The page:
Sound Transit is proposing updates to policies that support providing service in a nondiscriminatory manner. As system expansion grows regional transit over the next few years, significant changes to service will occur. We want to use this opportunity to update our policies to reflect our evolving transit system. Before presenting proposed updates to the Sound Transit Board of Directors, we are sharing a draft with passengers and the public. The following page provides an overview of Title VI, our existing policies and our proposed changes.
Title VI and why it’s important at Sound Transit
When we consider making significant changes to our transit service, our fares or the location of a new maintenance facility, we follow Federal Transit Administration requirements to make changes in a nondiscriminatory manner. The FTA requires all transit agencies to measure if impacts of potential changes disproportionately affect minority and low-income populations. Equity is core to our values and a key element of future system expansion. In addition to our obligation under Title VI, Sound Transit’s Equity and Inclusion Policy ensures that equity is central to our programs and planning.
Overview of Title VI equity analysis
In order to conduct an equity analysis, we first determine the population within the service area affected by the potential change. Using census data, we calculate the percentage of people within this affected service area who self-identify as people of color, and how many people live in households earning below 200% of the federal poverty line. (See map below.)
The equity analysis then compares the percentage of Title VI-protected populations in the affected service area to the average percentage of Title VI-protected populations across the Sound Transit District to determine if the service change has the potential to cause a potential disparate impact or disproportionate burden.
A Disparate Impact is defined as, “A facially neutral policy or practice that disproportionately affects members of a group identified by race, color or national origin.”
A Disproportionate Burden is defined as, “A policy or practice that disproportionately affects low-income populations more than non-low-income populations.”
Proposed updates to two key agency policies that support Title VI
In 2013 Sound Transit established policies for conducting equity analyses of Major Service Changes and Fare Changes impacting people of color or low-income populations (R2013-18 and R2013-19). The policies establish when an equity analysis is required and sets thresholds to identify potential situations where changes may disproportionately affect people of color and low-income populations.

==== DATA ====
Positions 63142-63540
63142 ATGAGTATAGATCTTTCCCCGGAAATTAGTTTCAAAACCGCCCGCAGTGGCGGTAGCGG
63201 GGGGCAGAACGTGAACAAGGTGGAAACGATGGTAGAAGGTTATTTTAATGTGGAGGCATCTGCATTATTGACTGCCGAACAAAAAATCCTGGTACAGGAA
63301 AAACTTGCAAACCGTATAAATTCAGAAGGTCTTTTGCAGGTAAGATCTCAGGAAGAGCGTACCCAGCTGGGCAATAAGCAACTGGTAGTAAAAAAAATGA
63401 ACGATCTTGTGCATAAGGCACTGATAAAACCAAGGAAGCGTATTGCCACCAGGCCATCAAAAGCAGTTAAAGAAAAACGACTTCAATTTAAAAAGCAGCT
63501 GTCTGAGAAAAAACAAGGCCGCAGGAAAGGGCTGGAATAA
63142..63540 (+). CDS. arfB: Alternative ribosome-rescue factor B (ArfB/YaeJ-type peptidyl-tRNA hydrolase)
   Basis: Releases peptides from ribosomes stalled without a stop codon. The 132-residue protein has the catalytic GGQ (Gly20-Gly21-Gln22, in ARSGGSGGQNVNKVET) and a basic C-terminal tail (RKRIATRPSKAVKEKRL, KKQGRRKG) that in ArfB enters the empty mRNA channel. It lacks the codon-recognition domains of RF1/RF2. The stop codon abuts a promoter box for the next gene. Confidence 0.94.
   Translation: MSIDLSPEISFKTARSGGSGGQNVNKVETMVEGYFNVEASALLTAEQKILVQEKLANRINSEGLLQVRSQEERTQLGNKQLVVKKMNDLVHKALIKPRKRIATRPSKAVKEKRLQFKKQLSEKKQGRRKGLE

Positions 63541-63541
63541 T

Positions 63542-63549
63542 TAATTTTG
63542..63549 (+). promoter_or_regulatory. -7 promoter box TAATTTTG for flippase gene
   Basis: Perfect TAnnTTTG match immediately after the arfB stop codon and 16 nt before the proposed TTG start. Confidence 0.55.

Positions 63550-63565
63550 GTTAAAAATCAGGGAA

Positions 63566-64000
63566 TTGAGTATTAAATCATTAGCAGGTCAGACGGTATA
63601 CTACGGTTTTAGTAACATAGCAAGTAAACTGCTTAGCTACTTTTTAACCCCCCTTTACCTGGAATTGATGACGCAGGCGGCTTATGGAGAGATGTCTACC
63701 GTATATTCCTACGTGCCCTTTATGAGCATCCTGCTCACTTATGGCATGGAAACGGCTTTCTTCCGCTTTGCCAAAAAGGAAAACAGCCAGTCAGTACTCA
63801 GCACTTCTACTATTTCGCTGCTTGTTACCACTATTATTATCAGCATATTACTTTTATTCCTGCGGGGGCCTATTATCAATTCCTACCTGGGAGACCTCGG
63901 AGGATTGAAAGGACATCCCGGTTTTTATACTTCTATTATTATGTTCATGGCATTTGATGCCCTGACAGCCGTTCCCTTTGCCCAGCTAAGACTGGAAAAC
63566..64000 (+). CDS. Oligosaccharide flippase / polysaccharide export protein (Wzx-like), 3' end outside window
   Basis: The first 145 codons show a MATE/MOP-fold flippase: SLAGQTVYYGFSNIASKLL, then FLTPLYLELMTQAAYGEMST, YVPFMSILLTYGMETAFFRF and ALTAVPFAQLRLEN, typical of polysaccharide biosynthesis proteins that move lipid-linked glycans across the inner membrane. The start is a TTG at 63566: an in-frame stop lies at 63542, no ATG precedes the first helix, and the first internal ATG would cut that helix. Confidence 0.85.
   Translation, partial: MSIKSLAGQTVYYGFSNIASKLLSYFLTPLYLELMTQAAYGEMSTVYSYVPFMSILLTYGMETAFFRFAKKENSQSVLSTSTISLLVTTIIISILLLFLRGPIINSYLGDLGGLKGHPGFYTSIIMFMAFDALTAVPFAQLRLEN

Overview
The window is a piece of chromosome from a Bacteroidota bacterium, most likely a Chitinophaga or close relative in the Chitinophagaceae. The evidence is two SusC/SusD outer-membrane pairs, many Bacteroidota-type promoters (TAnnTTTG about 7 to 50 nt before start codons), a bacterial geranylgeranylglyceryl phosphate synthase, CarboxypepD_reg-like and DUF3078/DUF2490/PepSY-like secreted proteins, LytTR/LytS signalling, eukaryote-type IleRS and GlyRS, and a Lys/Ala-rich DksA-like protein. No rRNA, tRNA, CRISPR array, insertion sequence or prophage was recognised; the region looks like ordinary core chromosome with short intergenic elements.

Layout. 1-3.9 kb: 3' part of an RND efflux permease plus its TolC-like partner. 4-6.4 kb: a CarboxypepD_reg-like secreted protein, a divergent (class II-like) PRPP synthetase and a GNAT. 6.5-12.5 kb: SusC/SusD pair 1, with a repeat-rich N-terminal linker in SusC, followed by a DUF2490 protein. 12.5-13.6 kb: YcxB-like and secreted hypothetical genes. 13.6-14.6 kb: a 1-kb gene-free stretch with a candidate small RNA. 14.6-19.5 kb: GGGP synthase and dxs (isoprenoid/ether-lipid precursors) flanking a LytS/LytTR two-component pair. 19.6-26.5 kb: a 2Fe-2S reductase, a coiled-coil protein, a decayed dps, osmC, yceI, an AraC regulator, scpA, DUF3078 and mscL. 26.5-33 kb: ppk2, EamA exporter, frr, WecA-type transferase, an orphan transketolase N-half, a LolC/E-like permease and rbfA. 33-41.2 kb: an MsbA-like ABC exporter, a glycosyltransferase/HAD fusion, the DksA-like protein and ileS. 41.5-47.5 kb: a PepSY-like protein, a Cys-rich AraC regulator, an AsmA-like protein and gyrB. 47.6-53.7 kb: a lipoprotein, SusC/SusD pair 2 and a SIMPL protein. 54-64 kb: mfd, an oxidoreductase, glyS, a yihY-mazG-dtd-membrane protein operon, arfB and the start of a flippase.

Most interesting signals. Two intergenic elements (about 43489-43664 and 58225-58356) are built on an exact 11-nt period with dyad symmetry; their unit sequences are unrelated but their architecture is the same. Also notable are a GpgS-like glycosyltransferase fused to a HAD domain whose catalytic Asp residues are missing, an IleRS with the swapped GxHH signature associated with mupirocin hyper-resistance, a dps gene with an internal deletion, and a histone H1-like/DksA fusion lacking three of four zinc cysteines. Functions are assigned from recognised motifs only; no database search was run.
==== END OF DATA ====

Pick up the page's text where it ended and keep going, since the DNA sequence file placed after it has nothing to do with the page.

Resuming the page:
This year we’re proposing a new policy that would consolidate, update and replace R2013-18 and R2013-19. The new policy will better reflect our growing region and network of transit services. Future system expansion will bring significant changes as we open new Link and Stride stations and adjust existing bus service to improve community connections with new stations. The updated policies will better prepare the agency for evaluating potential changes in the next few years.
Before presenting proposed updates to the Sound Transit Board of Directors, we are sharing a draft with passengers and the public. A complete draft document is available in the documents section of this page.
Here’s what we’re proposing to update
We started by researching how other transit agencies across the nation approach their policies to identify best practices. After the review, we updated our approach to how we determine significant changes to service and the way we define potential equity impacts. We also added a new level of analysis to better evaluate systemwide effects of multiple service changes together. We’ve included a brief summary below. For a complete table comparing existing and proposed changes, click here.
Update the service data used to define a major service change to "revenue service hours." This update will allow us to better measure changes in the amount of service delivered to riders. What we call “revenue service hours” is the time that buses and trains carry riders. Our existing policy measured “platform service hours,” which included time that buses and trains were traveling to/from maintenance bases in addition to time carrying riders.
Reduce the distance we can move a bus stop from half a mile to a quarter mile before causing a major service change. Our research found a quarter of a mile is more in line with peer transit agencies evaluation of changes to bus service. This update would help highlight changes to rider experience and access when evaluating potential stop location changes. This update also recognizes the variety of areas served by ST Express across the region.
Align the threshold for evaluating potential service changes with industry standards. With our current policy, when evaluating a potential major service change, any percentage of Title VI protected populations above the district average identifies a potential equity impact. In practice, we call this a “0% threshold.” As an example, a service area with Title VI protected populations just 1% higher than the district average is treated the same as a service area that has Title VI protected populations that are 15% higher than the district average. This makes it challenging to highlight equity impacts and compare between different changes to prioritize serving Title VI protected populations.
In our research, we did not find any of our peer transit agencies using a “0% threshold” to identify potential equity impacts. As a result, we are proposing that a potential equity impact occurs when the service area has Title VI protected populations that are 5% higher than the Title VI protected populations across the district. A “5% threshold” is more in-line with peer transit agency best practices.